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How do I choose a college?

Oct 4, 2020

It’s tempting to attend the most well-known school that accepted you, but it’s just as easy to be miserable at an Ivy League if it’s not the right fit for you. Most people know to some extent that the best school varies based on the individual; a pre-law student may not be best suited for MIT, for example. Yet it can still be incredibly tough to pick which college to attend, much less apply to. Those amazing alumni networks and stellar classmates won’t be much use if you’re homesick, overworked, or socially isolated.

Figure out what’s right for you.

School prestige is less important than ‘fit.’ Really think about your personality and interests and consider what would be best for you between isolated or metropolitan campuses, schools close to home or across the country, ‘preppy’ vs. ‘artsy’ campus cultures (although keep in mind that you can find your niche anywhere), small and large class sizes, liberal arts colleges and research universities. Success and happiness at a given school can vary wildly based on personality; some students feel isolated at a small or rural campus and would thrive at a larger school where others may feel lost in the crowd.

Don’t look at the sticker price, especially when choosing where to apply.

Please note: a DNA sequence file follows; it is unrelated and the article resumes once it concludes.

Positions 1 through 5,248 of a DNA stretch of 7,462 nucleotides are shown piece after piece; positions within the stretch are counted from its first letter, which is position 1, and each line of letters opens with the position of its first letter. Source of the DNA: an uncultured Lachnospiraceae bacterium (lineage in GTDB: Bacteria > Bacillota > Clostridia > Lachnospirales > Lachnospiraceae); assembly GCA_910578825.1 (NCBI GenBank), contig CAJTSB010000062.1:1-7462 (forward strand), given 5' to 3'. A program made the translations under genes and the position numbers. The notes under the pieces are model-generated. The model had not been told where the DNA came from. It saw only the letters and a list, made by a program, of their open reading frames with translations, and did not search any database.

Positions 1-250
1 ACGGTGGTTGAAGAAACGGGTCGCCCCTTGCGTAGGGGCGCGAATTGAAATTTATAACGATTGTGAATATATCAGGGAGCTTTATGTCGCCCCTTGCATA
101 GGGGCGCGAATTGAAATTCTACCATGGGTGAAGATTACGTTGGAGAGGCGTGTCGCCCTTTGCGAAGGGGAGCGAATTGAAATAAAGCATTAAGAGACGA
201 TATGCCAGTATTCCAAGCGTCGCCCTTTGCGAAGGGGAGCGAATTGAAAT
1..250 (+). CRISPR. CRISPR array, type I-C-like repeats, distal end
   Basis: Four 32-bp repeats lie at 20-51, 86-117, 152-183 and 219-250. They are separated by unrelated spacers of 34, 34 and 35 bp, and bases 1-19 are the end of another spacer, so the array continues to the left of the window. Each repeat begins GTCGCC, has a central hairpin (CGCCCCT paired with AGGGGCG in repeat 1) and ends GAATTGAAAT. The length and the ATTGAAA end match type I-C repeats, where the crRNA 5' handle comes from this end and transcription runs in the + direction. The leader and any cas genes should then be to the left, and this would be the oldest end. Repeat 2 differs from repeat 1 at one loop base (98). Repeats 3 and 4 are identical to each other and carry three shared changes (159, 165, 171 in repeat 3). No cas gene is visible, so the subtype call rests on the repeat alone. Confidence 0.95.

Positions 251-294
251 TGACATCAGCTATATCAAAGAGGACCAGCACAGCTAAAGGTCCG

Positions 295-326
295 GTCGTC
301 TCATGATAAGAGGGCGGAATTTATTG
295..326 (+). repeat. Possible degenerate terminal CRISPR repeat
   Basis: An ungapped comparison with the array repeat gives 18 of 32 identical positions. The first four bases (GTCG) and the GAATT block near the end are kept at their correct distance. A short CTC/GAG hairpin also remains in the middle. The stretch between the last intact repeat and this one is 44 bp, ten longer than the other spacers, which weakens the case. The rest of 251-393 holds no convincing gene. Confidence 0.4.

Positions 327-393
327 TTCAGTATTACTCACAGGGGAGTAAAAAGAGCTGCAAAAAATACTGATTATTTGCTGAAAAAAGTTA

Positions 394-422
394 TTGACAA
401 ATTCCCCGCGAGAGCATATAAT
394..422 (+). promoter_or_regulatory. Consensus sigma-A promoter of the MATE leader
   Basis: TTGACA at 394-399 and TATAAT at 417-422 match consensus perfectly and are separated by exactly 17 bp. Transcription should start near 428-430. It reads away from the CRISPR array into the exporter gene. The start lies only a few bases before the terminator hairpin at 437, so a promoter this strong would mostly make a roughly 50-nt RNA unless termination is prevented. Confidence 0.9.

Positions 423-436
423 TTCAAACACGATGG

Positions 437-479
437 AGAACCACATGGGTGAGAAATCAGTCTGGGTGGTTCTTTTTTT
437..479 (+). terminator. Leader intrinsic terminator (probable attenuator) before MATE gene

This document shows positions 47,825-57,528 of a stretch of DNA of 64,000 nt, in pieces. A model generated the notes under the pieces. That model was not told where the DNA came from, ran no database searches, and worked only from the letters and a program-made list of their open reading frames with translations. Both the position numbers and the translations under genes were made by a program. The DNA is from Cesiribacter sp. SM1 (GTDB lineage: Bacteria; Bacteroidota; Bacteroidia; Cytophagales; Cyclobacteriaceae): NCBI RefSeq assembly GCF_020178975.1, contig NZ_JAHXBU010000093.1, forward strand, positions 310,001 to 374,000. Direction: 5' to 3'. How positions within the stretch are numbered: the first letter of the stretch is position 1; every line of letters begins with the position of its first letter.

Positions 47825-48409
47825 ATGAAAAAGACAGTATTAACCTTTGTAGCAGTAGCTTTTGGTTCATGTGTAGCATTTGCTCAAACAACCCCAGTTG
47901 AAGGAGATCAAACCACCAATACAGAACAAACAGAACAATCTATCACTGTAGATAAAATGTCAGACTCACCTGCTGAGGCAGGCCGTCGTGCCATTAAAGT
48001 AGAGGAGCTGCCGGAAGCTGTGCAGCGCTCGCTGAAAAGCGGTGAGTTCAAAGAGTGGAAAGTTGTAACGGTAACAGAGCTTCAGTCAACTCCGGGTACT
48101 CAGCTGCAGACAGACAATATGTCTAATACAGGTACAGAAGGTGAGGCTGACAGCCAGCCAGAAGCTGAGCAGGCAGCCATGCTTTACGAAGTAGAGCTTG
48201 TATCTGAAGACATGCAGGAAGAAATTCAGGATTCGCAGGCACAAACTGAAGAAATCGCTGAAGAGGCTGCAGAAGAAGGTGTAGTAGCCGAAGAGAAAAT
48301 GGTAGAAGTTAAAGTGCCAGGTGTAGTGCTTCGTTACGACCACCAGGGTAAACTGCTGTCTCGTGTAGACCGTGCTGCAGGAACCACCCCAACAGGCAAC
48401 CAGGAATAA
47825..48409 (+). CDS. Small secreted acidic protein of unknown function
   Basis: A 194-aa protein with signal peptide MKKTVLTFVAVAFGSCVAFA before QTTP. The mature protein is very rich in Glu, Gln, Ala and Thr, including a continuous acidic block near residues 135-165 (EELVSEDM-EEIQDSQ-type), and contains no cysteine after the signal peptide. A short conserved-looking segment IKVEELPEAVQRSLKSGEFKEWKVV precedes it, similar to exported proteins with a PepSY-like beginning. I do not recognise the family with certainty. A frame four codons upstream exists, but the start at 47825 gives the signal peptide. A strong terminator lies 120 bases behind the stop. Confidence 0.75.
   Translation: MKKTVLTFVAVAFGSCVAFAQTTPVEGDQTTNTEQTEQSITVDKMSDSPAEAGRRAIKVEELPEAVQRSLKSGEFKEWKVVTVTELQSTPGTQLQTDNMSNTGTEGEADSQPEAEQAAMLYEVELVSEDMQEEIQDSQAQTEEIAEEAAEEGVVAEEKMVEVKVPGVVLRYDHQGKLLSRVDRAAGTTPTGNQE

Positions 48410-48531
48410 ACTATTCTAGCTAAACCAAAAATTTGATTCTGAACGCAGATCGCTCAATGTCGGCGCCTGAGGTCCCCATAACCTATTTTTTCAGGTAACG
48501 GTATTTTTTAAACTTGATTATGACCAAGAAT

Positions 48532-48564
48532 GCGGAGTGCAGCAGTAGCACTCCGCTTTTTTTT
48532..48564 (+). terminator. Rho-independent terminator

‘Cheaper’ in-state schools can often end up costing more than ‘expensive’ private colleges with need-based aid and no-loan policies. Compare your financial aid packages carefully, and remember to negotiate, especially if you have a better offer from an equivalent school. However, don’t be seduced by the free iPads, paid summer vacations, and other perks that are often the sign of a school with poor academics hoping to boost their average GPA.

Don’t believe everything you hear.

A school’s less stellar reputation may be just that: a reputation. Plenty of “party schools” have thriving academic circles and vice versa. Don’t judge a school’s professors solely on their credentials – ‘flashy’ professors are rarely better than ones who put the focus on their students. Having a Pulitzer, a Nobel Prize, or a bestselling book doesn’t mean a professor is good at giving lectures, evaluating work, or mentoring students. Evaluate the school yourself – go to admit weekend, sit in on classes, join Facebook groups and subreddits, and attend district meetups. The best way to find out if a college’s social and academic scene works for you is to participate in it.

This is about you, not anyone else.

It can be hard, but try to evaluate your choices based on who you are, not what anyone else wants. Don’t pick a school because it’s where the person you’re dating is going. If it’s meant to be, being apart won’t change that. If it’s not, you’ll be stuck on the same campus as your ex. And although this may sound laughably impossible to you, don’t listen to where your parents want you to go. Maybe they’re alumni, maybe they just like the school colors, maybe they think they know where you’d be best off better than you do, but regardless, it’s not the right reason to attend. Your parents want what’s best for you, and although they may not be ready to admit it, part of that involves you becoming an independent adult.

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